Controversial former Auburn City Council deputy mayor, property developer and tabloid headline-grabber Salim Mehajer’s disqualification from managing corporations for three years has been upheld by the Administrative Appeals Tribunal (AAT).
The AAT found that Mehajer’s management of SM Property Development Pty Ltd and SM Engineering and Constructions Pty Ltd together with his conduct in relation to their business and property, “fell far short of what is reasonably expected of a director”.
Mehajer appealed the Australian Securities and Investments Commission’s (ASIC) original decision to disqualify him to the AAT while at the same time successfully seeking a stay of ASIC’s decision as well as orders suppressing publication of his disqualification and AAT appeal.
It followed an investigation into the failures of the property development and construction companies after reports from liquidators of both companies were received.
ASIC found Mehajer’s inability to manage corporations to the standard expected of him caused the businesses to fail. Specifically, ASIC found:
- Mehajer failed to ensure SMPD maintained adequate financial records, hindering the liquidator from making enquiries to determine whether payments made by SMPD to third parties were for a proper purpose
- SMPD and SMEC failed owing $886,701 and $159,206, respectively to the Australian Taxation Office
- Mehajer failed to ensure SMPD complied with its statutory obligation to lodge returns with the ATO, and Mehajer provided information to the liquidator of SMPD only after ASIC took criminal proceedings against him.
ASIC also found Mehajer’s conduct lacked commercial morality in that he allowed SMPD to collect GST of $315,192 from the sale of townhouses but failed to remit it to the ATO.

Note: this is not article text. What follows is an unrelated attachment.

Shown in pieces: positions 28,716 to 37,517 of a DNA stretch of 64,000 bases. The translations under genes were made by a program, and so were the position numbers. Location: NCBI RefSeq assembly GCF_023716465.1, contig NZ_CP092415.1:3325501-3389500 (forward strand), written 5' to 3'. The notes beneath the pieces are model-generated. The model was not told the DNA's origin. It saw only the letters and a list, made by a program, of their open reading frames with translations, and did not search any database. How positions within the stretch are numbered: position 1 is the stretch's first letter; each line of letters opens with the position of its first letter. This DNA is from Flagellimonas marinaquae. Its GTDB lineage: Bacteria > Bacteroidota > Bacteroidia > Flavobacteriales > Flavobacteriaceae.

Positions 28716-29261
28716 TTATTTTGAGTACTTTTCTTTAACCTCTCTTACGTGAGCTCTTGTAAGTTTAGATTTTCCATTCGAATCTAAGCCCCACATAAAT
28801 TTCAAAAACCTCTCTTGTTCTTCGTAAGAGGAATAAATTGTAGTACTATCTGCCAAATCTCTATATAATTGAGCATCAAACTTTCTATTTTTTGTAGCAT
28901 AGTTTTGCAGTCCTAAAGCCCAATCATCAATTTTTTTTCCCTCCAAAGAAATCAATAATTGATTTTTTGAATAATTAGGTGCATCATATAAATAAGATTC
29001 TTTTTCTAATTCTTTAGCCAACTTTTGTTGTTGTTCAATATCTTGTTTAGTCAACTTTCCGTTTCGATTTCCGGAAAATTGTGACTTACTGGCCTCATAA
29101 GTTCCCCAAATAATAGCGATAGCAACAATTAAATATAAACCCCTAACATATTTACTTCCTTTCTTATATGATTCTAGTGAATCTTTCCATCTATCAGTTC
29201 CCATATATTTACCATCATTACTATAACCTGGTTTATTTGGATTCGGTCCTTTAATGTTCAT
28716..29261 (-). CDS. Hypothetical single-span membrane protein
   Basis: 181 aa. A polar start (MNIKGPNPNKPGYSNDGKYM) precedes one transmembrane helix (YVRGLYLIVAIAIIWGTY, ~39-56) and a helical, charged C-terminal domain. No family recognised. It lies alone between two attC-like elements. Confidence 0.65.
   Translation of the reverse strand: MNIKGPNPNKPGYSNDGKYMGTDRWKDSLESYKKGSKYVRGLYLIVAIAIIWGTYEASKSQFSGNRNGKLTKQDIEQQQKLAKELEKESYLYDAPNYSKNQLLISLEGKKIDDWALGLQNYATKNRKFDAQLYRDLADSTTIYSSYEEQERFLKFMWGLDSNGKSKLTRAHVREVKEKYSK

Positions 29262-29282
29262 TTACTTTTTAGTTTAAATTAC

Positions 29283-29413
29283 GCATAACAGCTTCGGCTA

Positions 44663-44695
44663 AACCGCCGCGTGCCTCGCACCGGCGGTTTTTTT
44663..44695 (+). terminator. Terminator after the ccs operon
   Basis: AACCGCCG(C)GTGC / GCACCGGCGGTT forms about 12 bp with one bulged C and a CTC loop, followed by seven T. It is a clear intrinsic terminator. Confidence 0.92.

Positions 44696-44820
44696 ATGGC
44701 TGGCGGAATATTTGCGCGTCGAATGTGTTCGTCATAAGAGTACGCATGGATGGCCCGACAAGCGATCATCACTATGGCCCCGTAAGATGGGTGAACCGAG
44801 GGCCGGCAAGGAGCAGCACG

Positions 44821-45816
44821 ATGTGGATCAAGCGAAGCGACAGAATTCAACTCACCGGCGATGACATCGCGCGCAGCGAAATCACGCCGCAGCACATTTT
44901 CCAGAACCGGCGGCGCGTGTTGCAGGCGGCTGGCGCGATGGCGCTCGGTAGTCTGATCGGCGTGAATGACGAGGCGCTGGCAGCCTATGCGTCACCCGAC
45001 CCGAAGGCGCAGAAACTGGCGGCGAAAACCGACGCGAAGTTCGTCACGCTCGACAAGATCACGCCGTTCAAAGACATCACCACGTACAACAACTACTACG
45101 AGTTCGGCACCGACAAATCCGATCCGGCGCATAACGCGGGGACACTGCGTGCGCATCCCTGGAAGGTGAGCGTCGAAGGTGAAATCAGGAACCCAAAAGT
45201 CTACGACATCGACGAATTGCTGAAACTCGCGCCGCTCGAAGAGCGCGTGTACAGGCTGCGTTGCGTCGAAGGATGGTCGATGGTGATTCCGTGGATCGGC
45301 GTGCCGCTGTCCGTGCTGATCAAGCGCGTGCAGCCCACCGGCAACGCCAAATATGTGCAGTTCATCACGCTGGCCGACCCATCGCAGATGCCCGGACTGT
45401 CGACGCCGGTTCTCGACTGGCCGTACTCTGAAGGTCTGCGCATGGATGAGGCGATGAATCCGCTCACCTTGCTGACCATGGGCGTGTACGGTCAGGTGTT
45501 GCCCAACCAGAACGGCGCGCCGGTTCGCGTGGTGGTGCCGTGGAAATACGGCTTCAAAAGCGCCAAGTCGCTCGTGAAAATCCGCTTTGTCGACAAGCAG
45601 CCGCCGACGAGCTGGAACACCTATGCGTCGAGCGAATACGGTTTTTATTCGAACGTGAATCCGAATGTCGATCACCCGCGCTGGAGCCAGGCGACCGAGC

In affirming the original decision by (ASIC), the AAT stated that the disqualification was “appropriate to protect the public and to allow Mr Mehajer time to properly acquaint himself with the duties of a director of a company and his obligations to those with whom the company may transact”.
The AAT also found Mehajer “adopted a cavalier approach to his management of the companies, which included their responsibility to creditors, and his duties to ensure that the companies met their legal obligations”.
The AAT highlighted “the need for such a disqualification in the public interest as a means of protecting others from his incompetence”.
ASIC commissioner Greg Tanzer welcomed the AAT finding, saying: “ASIC’s power to disqualify directors of failed companies is an important preventative measure we use to safeguard the public interest.”
The AAT decision was subject to a suppression order that expired on September 2, 2016. Mehajer’s period of disqualification will cease on November 5, 2018.